Tuesday, May 26, 2009



The Archangel Michael wears a late Roman military cloak and cuirass in this 17th century depiction by Guido Reni

Angels are usually viewed as messengers of a supreme divine being, sent to do the tasks of that being. Traditions vary as to whether angels have free will. While the appearance of angels also varies, many views of angels give them a human shape. Despite a common popular belief— or at least metaphor— that angels are former human beings, most major religious groups deny such a view, and this position is held only by Latter Day Saints and the Bahá'í Faith.

Latter Day Saint beliefs

Bern Switzerland Temple statue of the Angel Moroni

The Latter Day Saint movement (generally called "Mormons") view angels as the messengers of God. They are sent to mankind to deliver messages, minister to humanity, teach doctrines of salvation, call mankind to repentance, give priesthood keys, save individuals in perilous times, and guide humankind.[12]

Latter Day Saints believe that angels are former human beings or the spirits of human beings yet to be born,[13] and accordingly Joseph Smith taught that "there are no angels who minister to this earth but those that do belong or have belonged to it."[14] As such, Latter Day Saints also believe that Adam (the first man) is now the archangel Michael,[15][16] and that Gabriel lived on the earth as Noah.[13] Likewise the famous Angel Moroni first lived in a pre-Columbian American civilization as the 5th-century prophet-warrior named Moroni.

Joseph Smith, Jr. described his first angelic encounter thus:[17]

While I was thus in the act of calling upon God, I discovered a light appearing in my room, which continued to increase until the room was lighter than at noonday, when immediately a personage appeared at my bedside, standing in the air, for his feet did not touch the floor.

He had on a loose robe of most exquisite whiteness. It was a whiteness beyond anything earthly I had ever seen; nor do I believe that any earthly thing could be made to appear so exceedingly white and brilliant....

Not only was his robe exceedingly white, but his whole person was glorious beyond description, and his countenance truly like lightning. The room was exceedingly light, but not so very bright as immediately around his person. When I first looked upon him, I was afraid; but the fear soon left me.

Most angelic visitations in the early Latter Day Saint movement were witnessed by Joseph Smith and Oliver Cowdery, who both claimed (prior to the establishment of the Church[when?]) to have been visitated by the prophet Moroni, the Book of Mormon prophet Nephi, John the Baptist, and the Apostles Peter, James, and John. Later, at the dedication of the Kirtland Temple, Smith and Cowdery claimed to have been visited by Jesus, and subsequently by Moses, Elias, and Elijah.[18]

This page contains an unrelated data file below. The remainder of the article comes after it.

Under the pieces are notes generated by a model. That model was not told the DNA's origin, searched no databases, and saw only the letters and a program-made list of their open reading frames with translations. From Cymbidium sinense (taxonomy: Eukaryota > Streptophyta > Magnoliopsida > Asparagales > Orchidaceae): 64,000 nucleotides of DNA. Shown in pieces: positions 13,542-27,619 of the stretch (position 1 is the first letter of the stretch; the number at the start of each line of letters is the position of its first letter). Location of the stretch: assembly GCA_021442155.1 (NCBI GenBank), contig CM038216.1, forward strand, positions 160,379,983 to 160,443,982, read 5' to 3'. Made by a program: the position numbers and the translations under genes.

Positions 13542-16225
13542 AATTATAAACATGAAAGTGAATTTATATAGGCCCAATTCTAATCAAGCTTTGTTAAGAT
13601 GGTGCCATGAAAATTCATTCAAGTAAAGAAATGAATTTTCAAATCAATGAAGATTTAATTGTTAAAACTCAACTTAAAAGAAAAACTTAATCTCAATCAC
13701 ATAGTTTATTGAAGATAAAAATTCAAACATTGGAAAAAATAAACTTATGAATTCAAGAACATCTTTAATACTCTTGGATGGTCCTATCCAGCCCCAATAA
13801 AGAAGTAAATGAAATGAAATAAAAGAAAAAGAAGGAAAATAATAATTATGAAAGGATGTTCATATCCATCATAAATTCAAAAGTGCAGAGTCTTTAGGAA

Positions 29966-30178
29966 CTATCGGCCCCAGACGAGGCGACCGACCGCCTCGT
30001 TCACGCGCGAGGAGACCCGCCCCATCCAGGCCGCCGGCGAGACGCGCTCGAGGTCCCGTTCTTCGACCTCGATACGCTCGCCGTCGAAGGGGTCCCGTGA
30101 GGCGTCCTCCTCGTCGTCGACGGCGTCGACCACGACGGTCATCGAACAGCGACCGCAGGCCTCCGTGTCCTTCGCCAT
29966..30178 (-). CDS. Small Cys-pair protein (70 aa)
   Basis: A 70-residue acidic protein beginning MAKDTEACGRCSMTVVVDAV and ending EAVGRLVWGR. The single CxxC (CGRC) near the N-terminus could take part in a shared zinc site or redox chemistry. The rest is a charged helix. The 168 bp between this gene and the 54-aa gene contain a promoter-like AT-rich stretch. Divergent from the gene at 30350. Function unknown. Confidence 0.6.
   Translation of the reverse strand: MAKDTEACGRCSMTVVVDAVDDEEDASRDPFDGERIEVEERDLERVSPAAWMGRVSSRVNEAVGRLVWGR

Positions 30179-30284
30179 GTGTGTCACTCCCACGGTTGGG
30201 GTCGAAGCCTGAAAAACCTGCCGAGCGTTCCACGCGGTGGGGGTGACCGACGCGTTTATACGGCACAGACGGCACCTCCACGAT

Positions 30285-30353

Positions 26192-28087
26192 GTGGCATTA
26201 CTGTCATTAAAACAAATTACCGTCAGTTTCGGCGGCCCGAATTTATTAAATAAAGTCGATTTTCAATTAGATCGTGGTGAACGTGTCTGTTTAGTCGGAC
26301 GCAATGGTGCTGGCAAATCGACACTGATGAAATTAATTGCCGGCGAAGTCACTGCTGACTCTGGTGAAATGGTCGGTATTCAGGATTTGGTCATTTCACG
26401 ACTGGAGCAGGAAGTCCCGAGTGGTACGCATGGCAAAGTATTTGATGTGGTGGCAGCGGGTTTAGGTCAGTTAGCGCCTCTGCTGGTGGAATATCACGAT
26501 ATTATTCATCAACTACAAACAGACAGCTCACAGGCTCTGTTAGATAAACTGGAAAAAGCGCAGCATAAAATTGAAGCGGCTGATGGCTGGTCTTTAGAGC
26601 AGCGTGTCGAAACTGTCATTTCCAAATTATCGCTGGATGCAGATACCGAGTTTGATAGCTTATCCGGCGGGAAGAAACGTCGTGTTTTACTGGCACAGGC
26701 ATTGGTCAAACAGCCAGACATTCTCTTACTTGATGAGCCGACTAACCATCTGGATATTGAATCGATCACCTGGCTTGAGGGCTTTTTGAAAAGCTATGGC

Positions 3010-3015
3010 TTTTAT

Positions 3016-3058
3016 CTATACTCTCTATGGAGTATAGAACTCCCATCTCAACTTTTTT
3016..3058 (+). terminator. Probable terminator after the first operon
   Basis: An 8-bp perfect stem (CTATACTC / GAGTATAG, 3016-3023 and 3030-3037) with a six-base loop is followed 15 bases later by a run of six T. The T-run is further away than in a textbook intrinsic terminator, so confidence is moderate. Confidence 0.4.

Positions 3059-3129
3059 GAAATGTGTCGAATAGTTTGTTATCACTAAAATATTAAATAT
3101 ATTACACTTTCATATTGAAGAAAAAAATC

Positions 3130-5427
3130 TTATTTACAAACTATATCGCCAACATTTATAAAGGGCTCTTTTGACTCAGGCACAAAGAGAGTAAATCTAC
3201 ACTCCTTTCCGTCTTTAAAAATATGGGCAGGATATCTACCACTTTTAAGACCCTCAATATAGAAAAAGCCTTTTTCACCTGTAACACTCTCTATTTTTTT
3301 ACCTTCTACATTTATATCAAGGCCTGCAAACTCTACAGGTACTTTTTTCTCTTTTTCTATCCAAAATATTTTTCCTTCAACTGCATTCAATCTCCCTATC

People who claimed to have received a visit by an angel include the other two of the three witnesses: David Whitmer and Martin Harris. Many other Latter Day Saints, both in the early and modern church, have claimed to have seen angels, though Smith posited that, except in extenuating circumstances such as the restoration, mortals teach mortals, spirits teach spirits and resurrected beings teach other resurrected beings. [19]

I died as inanimate matter and arose a plant,
I died as a plant and rose again an animal.
I died as an animal and arose a man.
Why then should I fear to become less by dying?
I shall die once again as a man
To rise an angel perfect from head to foot!
Again when I suffer dissolution as an angel,
I shall become what passes the conception of man!
Let me then become non-existent, for non-existence
Sings to me in organ tones, 'To him shall we return.

Archangel Michael: Roman Catholic traditions and views

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Victory of Archangel Michael by Raphael, 16th century.

Archangel Michael is referred to in the Old Testament and has been part of Christian teachings since the earliest times.[1] However, throughout the centuries specific Roman Catholic traditions and views on Archangel Michael (also called Saint Michael by Catholics) have taken shape, as recently as the 19th and 20th centuries. For instance, a specific Prayer to Saint Michael was promoted by Pope Leo XIII in 1888 and as recently as 1994 was reinforced by Pope John Paul II who encouraged the Catholic faithful to continue to pray it, saying: "I ask everyone not to forget it and to recite it to obtain help in the battle against forces of darkness.”[2][3][4]

Archangel Michael has specific roles within Roman Catholic teachings that range from acting as the chief opponent of Satan to the saving of souls at the hour of death. Roman Catholic literature and traditions continue to point to Saint Michael in contexts as varied as the protection of the Catholic Church to the Consecration of Russia by popes Pius XII and John Paul II regarding the messages reported at Our Lady of Fatima. This article reviews these Roman Catholic teachings and traditions.

The Archangels

Archangel Michael with archangels Raphael and Gabriel, as they accompany Tobias, by Francesco Botticini, 1470.

Angels in general, and archangels in particular, have specific roles within Roman Catholic teachings. The Catechism of the Catholic Church (334-335) states that:[5]

"The whole life of the church benefits from the mysterious and powerful help of the angels.... From its beginning until death, human life is surrounded by their watchful care and intercession."

The three angels named in the Bible are Michael, Gabriel and Raphael. Michael means "Who is like God", Gabriel means "Power of God" and Raphael means "God heals".[6] The feast of these three archangels is celebrated on September 29. Within the hierarchy of the angels, at the highest level, St. Michael is a princely Seraph.[7] The word archangel comes from the Greek words arche (prince) and angelos (messenger). The prophet Daniel (12: 1) called him "Michael the great prince who shall rise at the time of the end."[8]

Christian art often portrays archangels together. For instance Archangels Michael and Gabriel are jointly depicted on Our Lady of Perpetual Help, a Byzantine icon of the Blessed Virgin Mary that is has been the subject of widespread Catholic devotions for centuries.

Defeat of the Adversary and the Fallen angels